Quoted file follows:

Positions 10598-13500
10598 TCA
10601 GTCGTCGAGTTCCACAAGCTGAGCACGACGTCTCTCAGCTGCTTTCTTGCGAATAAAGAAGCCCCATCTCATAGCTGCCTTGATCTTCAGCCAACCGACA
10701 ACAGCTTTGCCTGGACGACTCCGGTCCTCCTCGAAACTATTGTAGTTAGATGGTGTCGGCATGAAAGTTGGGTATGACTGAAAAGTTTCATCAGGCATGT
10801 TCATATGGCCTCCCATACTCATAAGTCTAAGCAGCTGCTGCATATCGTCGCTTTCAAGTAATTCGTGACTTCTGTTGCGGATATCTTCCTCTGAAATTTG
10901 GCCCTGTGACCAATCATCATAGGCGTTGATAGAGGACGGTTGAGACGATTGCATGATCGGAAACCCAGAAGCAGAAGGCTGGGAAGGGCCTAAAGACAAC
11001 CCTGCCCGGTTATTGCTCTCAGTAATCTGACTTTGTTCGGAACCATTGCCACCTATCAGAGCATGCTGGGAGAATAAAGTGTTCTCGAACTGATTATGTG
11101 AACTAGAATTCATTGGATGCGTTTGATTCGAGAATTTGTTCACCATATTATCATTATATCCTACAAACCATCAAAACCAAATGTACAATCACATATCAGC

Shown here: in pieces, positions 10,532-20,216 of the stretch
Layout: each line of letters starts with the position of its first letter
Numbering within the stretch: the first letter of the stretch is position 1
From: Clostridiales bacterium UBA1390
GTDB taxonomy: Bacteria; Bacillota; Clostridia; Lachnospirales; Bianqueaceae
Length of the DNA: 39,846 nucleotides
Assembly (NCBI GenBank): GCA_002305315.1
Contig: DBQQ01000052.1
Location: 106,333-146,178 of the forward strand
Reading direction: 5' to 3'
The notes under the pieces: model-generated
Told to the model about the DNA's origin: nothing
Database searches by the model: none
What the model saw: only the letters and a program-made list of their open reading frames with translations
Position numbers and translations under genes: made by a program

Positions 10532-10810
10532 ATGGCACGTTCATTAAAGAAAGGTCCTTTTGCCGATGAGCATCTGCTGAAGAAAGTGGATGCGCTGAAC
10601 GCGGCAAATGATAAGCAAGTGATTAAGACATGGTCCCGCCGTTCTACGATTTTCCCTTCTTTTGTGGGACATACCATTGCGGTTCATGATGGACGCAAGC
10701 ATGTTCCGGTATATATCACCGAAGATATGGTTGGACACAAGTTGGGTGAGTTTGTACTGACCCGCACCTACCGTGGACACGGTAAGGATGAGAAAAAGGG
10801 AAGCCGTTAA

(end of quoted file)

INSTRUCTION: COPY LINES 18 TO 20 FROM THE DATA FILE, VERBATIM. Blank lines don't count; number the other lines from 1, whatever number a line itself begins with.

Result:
Reading direction: 5' to 3'
The notes under the pieces: model-generated
Told to the model about the DNA's origin: nothing